The importance of exercise as we get older!

As we get older our ability to perform physical tasks declines. We move less quickly, struggle to lift heavy objects and want to sit more.

It is well documented that inactivity accelerates our reduction in physical capacity and this has a direct impact on our ability to function on a daily basis.

For many growing old appears to involve inevitable loss of energy, function and independence; but this need not be the case.  The frail health and loss of function associated with ageing (difficulty walking longer distances, climbing stairs or carrying the shopping) in in large due to low levels of physical activity by many of us as we get older.

It is never too late to enjoy the vast benefits associated with being more physically active and as we get older we have a lot more to gain than younger people.

The benefits include:

  • Improvements in muscular strength which helps to keep us independent, reduce the risk of falls and the risk of fractures associated with falls.
  • Prolongs life (or to put it more starkly reduces the risk of death) or debilitation from conditions like coronary heart disease, hypertension, colon cancer and diabetes.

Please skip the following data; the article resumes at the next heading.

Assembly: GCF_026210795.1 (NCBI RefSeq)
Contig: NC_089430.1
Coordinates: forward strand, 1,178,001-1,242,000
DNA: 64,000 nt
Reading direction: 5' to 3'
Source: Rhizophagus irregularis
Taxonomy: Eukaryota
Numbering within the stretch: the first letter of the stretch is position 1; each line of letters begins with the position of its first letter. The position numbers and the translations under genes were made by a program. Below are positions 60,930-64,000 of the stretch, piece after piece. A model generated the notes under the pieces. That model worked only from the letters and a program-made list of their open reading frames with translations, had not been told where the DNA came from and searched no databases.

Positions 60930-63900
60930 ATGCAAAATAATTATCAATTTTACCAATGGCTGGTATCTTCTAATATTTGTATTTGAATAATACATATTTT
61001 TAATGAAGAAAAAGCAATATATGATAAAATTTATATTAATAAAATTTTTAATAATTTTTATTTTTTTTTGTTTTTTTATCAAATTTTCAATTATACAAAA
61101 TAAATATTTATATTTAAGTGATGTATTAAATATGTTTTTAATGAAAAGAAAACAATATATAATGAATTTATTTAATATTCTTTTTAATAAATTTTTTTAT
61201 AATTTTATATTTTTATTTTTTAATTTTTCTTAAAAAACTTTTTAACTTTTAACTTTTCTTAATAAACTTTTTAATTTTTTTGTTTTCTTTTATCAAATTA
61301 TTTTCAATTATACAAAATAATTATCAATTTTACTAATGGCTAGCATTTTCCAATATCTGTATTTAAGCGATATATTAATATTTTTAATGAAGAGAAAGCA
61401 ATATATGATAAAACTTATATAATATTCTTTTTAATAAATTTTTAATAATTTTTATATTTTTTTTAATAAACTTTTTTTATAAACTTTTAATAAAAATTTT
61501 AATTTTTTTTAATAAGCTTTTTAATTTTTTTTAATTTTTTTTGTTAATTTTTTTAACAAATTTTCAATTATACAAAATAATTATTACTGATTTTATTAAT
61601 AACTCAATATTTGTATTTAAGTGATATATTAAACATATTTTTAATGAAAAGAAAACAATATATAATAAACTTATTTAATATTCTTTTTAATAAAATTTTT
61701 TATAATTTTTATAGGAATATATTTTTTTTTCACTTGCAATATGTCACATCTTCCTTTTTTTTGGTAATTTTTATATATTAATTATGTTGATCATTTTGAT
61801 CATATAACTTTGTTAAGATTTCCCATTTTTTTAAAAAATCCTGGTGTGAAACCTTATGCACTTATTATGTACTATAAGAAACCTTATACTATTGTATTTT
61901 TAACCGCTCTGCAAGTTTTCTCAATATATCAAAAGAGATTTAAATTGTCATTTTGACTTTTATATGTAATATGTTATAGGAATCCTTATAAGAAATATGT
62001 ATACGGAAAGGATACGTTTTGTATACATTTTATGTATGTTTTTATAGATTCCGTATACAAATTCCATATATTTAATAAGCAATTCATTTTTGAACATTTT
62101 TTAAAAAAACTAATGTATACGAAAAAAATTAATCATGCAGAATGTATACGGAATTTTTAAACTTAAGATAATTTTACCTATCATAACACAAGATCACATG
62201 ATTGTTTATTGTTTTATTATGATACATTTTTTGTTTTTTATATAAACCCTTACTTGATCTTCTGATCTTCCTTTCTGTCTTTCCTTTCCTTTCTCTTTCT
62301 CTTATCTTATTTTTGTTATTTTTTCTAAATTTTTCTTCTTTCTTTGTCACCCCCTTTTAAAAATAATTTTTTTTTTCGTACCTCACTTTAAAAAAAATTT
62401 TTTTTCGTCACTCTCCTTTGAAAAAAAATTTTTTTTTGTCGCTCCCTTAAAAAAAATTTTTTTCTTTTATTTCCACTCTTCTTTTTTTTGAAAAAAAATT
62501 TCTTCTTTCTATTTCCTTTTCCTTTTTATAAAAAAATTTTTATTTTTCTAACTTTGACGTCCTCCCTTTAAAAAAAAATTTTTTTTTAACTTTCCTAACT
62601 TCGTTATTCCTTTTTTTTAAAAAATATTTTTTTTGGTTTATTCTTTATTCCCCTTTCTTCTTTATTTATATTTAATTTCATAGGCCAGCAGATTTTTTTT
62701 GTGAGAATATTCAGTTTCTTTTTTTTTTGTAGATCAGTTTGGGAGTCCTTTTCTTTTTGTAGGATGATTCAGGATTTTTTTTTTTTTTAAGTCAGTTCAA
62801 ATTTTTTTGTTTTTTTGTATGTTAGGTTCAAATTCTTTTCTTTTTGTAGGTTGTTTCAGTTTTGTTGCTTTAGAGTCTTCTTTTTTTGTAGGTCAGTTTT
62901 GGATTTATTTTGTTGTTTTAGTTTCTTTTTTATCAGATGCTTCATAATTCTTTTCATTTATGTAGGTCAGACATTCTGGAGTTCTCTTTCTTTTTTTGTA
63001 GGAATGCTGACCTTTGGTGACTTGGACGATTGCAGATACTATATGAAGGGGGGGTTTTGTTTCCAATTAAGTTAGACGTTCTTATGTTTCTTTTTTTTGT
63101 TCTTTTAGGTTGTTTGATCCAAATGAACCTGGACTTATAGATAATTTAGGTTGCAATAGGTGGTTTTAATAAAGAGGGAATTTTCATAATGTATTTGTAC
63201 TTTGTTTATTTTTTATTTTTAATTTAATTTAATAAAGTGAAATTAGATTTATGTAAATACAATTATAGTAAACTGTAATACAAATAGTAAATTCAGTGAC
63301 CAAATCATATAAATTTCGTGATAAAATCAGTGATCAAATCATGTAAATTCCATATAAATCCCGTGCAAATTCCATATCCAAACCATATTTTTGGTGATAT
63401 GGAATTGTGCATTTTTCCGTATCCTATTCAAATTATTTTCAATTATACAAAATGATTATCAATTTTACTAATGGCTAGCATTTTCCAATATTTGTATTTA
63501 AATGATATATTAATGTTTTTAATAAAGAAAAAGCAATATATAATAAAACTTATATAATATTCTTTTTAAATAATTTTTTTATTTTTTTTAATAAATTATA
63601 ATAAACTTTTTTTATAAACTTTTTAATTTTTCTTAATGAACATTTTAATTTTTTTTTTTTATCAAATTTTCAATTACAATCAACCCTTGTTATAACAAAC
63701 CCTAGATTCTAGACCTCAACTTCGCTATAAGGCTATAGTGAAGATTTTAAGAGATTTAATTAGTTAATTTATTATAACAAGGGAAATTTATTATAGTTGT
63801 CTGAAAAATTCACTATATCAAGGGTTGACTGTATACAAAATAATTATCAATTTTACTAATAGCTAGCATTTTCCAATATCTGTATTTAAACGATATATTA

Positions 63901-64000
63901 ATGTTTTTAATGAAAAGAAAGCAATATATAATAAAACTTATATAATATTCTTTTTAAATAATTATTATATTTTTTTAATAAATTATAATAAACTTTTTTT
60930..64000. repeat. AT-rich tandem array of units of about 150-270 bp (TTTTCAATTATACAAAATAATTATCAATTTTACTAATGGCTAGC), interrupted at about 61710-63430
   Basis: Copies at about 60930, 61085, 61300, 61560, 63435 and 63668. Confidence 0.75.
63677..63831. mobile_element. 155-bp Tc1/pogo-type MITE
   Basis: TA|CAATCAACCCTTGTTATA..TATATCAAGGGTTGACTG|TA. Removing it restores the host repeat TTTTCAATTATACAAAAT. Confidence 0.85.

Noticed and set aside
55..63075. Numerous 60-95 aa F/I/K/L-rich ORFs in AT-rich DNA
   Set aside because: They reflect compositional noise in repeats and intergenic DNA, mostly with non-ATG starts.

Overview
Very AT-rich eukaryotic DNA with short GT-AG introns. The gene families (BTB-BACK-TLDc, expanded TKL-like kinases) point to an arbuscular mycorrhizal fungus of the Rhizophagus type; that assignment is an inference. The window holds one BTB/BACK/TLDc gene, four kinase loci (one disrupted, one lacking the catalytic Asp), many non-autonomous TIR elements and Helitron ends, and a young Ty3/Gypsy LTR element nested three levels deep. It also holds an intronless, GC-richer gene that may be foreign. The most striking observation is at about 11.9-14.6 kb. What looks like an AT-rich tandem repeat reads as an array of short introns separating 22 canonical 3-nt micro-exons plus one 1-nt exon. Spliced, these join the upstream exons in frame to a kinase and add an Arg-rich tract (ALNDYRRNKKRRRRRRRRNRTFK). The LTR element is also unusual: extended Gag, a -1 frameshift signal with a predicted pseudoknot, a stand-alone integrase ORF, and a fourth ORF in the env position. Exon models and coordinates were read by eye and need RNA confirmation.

• Improves our mental health by reducing symptoms of anxiety and depression and promotes improvements in mood and feelings of general well-being.
  • Helps maintain bone density and reducing the risk of osteoporosis.
  • Reduce incidence of lower back pain.
  • Helps control joint swelling and pain associated with arthritis
  • Wider social interaction with other people
  • Improved cognitive function.

What should we be doing?
Some physical activity is better than none and more provides greater health benefits.
We should be active daily. Over a week our activity should add up to at least 150 minutes in bouts of 10 minutes or more.  Look at doing activity to improve our muscular strength on 2-3 days per week and include activity to improve balance and coordination. Overall, try to minimise the amount of time spent being sedentary.